August 28, 2023
Why do small book quantities make sense? Deciding between self-publishing and working with a traditional publishing company can be challenging for many authors. The end result – a beautiful book, ready to be put into the hands of a reader – is the same. But authors that work with traditional publishers relinquish control over many aspects of their book, including the content, the cover and book design, its marketing, and even how and where the book is distributed.
Self-published authors, on the other hand, make all of the decisions about their work, like the content of the book, what it looks like as a printed book, and where and how readers can find it. And part of the reason that self-publishing is so popular today, aside from an author’s ability to control every aspect of their own work, is that digital printing has made small book quantities affordable and convenient.
Book publishing has changed in recent years with the onset of digitalization. Up until the 1990s, most large-scale printing processes were completed through offset printing, and it is still used today for large print jobs. Offset printing utilizes a single plate that will be coated with ink and pressed onto a blank page.
Offset printing of 300-page novels, for example, will require 300 plates to be created, coated with ink, and pressed thousands of times to create each individual page of a book, making this process only cost-effective in high-volume printing circumstances. Unlike offset printing, digital printing does not require plates to duplicate original content onto a new page.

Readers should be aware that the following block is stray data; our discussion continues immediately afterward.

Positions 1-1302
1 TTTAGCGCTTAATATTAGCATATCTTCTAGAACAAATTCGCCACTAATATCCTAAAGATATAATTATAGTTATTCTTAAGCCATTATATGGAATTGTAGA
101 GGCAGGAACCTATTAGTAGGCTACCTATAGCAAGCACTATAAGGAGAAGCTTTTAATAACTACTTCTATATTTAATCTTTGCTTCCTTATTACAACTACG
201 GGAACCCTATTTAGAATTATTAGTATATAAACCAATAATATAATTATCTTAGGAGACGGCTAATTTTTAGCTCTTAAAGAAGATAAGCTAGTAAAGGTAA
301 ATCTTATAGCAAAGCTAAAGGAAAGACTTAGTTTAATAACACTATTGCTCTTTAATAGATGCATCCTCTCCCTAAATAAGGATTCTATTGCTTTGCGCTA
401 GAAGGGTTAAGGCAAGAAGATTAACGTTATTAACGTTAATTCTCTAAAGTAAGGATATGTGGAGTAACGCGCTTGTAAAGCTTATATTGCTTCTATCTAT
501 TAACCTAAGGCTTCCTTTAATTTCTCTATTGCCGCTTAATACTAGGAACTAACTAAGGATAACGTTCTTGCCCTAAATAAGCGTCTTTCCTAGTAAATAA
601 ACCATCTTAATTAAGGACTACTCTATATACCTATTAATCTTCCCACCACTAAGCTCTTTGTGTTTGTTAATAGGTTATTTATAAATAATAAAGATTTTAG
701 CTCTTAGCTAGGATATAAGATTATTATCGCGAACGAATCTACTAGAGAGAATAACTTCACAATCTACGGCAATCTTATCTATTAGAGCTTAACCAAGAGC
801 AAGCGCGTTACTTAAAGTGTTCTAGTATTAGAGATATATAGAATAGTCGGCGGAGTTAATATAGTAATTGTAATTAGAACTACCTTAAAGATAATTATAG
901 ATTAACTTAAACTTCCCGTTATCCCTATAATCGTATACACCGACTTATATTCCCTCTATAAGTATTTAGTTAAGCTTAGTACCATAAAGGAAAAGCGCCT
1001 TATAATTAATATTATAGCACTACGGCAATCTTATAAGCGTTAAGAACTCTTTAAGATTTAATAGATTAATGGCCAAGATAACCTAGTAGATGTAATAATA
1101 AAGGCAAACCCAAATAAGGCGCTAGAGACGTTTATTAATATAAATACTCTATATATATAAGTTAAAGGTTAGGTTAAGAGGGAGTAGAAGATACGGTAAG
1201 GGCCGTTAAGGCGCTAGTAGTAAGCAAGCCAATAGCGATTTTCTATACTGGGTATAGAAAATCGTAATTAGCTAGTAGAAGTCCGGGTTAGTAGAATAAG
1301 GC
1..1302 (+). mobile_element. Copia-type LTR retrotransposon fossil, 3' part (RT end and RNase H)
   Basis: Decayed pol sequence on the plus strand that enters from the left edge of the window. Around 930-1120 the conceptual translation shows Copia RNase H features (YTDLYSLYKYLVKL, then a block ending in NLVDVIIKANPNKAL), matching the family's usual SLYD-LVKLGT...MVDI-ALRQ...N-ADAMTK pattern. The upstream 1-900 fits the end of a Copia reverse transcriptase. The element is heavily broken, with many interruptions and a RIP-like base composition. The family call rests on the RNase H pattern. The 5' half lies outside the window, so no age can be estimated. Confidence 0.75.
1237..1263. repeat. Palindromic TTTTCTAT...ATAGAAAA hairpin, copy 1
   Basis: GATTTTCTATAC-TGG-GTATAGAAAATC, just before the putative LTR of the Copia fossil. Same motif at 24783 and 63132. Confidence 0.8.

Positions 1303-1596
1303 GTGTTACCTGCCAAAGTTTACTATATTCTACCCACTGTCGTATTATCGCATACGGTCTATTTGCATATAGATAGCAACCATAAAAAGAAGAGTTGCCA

Instead, a digital high-volume laser or inkjet printer is used to transfer digital images onto the page in a process that is cost-effective for small book quantities. But authors who choose to self-publish with printers that offer small book quantities production usually select this route for four specific reasons.
One of the requirements with using offset to print copies of a book is that the publisher needs to make a large volume of copies for the process to be cost-effective. But printing processes using lasers or inkjet printers do not require huge minimums, making digital printing ideal for self-publishing authors who are in charge of storing copies of their books.
Authors who self-publish will often hold onto boxes of books until they are sold to a customer, delivered to a retailer, or provided to another location to be sold. When offset printing is used, an author would be given hundreds of boxes of books, creating a logistical nightmare. But self-published authors who choose digital printing can order book production in the hundreds rather than the thousands or tens of thousands of books, making storage and transportation of book boxes much more manageable.